Number of art festivals Tijuana hosts per year
Number of murals that can be found in Tijuana (more than any other city in the world!)
Día De Los Muertos To coincide (loosely) with the Day of the Dead, Turista Libre will take you on a tour of the oldest public cemetery in Tijuana. It’s got an interesting backstory, but yeah: scary! turistalibre.com
Club Tijuanas Xoloitzcuintles de Caliente soccer team plays San Luis at TJ's Estadio Caliente.
One Day in T.J.
By Derrik Chinn
Once you’re over the border, head as far west as the road goes, to Playas de Tijuana, where the border fence barrels down the beach and into the Pacific. This is Tijuana 101 and unarguably a surreal sight that draws curious tourists from all over the globe. Grab a coffee at one of the many cafes that line the wooden boardwalk and gaze at the graffiti that covers the rusted poles. Ironically, it’s all impossible to see from the U.S. side, which makes the “please don’t feed the gringos” line all the more amusing (at least for gringos who can take a joke). Right behind you is Don Rey’s tostilocos stand, which earlier this year graced the pages of the New York Times with its take on Tijuana’s contender for the world's most bizarre salad: Tostitos, Japanese peanuts, tamarind candy, apples, cucumbers, pickled pig skin, and, of course, about a quart of hot sauce.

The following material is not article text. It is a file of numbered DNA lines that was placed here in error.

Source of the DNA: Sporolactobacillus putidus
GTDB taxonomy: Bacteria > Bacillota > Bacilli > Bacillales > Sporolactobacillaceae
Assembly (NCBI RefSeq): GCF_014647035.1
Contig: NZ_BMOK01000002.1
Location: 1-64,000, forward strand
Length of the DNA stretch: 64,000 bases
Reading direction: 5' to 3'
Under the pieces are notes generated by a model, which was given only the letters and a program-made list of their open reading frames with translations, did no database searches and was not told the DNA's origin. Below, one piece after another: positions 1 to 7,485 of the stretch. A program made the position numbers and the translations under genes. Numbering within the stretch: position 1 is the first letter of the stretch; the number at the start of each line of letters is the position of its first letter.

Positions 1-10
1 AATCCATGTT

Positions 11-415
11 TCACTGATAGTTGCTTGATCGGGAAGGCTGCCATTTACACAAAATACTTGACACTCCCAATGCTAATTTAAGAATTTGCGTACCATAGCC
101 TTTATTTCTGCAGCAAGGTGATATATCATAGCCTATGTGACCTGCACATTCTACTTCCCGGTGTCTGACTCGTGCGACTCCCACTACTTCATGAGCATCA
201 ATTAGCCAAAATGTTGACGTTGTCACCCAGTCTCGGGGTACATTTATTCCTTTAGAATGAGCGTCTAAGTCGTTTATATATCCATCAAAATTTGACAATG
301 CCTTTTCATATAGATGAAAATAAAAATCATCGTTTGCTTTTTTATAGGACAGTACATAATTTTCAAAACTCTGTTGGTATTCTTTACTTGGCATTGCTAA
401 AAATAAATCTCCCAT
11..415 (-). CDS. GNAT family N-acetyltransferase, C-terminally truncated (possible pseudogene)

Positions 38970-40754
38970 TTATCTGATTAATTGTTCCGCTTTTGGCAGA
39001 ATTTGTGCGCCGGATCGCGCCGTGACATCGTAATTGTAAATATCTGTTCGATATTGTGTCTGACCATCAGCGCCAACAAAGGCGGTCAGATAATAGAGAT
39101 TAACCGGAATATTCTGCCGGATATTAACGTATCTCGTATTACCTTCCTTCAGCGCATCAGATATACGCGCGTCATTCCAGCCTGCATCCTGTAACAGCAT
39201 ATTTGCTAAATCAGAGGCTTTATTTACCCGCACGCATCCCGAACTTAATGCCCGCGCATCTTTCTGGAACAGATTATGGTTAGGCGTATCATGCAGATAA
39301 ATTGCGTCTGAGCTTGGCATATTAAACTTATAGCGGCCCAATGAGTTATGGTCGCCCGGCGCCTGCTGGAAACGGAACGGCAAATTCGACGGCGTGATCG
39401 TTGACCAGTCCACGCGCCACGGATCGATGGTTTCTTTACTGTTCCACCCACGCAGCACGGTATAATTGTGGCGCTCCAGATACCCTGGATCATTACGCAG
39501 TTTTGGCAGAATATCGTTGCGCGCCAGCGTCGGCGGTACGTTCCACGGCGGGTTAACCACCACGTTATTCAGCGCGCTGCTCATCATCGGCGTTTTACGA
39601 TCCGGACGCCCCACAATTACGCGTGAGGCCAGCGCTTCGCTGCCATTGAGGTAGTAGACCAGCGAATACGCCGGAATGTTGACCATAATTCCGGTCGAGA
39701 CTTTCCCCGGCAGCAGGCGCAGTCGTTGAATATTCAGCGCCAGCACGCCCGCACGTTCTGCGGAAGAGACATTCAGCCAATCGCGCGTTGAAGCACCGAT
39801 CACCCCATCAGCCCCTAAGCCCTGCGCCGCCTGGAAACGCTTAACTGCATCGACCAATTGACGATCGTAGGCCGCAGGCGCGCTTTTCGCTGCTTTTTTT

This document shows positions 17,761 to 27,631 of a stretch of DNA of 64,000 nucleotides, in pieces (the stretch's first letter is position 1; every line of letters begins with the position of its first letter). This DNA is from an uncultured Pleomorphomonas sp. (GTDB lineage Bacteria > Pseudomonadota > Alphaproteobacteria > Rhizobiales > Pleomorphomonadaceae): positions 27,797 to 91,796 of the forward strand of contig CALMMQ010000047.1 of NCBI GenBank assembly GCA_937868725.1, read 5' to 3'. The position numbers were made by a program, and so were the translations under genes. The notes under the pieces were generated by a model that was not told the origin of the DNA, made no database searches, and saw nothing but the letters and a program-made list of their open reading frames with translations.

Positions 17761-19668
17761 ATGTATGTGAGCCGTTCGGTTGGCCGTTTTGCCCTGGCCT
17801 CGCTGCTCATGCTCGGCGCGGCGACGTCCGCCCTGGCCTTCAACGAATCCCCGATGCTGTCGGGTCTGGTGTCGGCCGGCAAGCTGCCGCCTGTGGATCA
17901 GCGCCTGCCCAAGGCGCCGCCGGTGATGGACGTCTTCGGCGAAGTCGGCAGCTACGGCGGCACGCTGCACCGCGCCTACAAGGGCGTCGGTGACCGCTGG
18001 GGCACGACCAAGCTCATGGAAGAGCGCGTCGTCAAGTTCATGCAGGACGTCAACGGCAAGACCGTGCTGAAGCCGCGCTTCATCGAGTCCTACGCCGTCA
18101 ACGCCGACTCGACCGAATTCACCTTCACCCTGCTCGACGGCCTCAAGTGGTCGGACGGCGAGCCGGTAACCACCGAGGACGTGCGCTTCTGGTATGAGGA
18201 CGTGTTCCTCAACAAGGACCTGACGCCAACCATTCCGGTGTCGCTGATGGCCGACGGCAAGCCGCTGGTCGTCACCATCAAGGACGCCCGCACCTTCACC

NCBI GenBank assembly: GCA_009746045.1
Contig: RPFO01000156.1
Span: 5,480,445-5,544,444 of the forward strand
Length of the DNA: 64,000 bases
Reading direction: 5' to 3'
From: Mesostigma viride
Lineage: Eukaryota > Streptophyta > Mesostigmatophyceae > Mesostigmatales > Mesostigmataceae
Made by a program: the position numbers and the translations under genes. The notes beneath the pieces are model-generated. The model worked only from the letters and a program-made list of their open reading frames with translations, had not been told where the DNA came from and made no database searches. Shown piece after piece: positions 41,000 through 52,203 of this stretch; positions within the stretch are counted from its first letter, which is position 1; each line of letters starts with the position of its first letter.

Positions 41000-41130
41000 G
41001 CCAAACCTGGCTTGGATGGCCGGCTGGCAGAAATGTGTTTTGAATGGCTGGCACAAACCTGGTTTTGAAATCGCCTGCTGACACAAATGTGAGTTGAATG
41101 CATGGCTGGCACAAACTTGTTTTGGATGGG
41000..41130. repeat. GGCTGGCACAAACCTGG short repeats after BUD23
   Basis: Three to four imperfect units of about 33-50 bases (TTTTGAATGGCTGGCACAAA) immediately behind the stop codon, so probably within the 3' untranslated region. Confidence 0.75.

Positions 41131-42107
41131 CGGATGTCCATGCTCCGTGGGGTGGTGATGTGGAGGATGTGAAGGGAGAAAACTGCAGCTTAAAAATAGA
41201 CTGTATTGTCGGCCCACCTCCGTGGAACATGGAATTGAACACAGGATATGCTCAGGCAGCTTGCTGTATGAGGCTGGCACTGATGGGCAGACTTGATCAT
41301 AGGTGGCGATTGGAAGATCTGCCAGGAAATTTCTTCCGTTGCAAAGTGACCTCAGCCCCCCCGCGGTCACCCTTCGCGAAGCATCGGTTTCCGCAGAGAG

Back in town, do a lap at Mercado Hidalgo, in Zona Río at Sanchez Taboada and 10th Street, the granddaddy of Tijuana’s open-air markets. Housed in a huge yellow complex that fills the entire block, the place dates back to the 1950s. Inside you’ll find some 80 vendors selling produce, spices, candy, local cheeses, random Mexican housewares and toys, and absolute piñata nirvana.
No romp in Tijuana is complete without tacos, so hit up Taquería Franc, just across the street from Hidalgo. Pull up a stool, holler out an order for an asada-adobada-tripa trio, and ask for your meat quemadita (extra crispy). That’s the real flavor saver.
Cool down at Tepoznieves (grupotepoznieves.com.mx), an ice cream parlor whose some 120 flavors span the classic as well as the strange and unusual (passion fruit, rose petal, tequila, lettuce, cheese, beet, carrot, cactus). Named after a mystical central Mexican mountain town that was supposedly the earthly home of the Aztec wind god’s son, naturally, it’s right across the street from a Dairy Queen.
Wind down at the Baja Craft Beer Tasting Room (bajacraftbeers.com), a new bar that opened in August in an old warehouse off Boulevard Agua Caliente, alongside the bullring ruins. Sawed-off beer kegs serve as chandeliers, and a maze of rusted rebar pads the walls and ceiling. More than 30 local brews are on tap—a sign of the times in a world where, up until recently, cerveza options made for a never-ending pinball battle between the Corona and Tecate empires. Go with whatever owner Ruben Valenzuela nudges your way, be it Insurgente, Ramuri, Cucapá, Baja Brewing Co., or Stone. Yep, Stone. Local means local, after all—borders aside.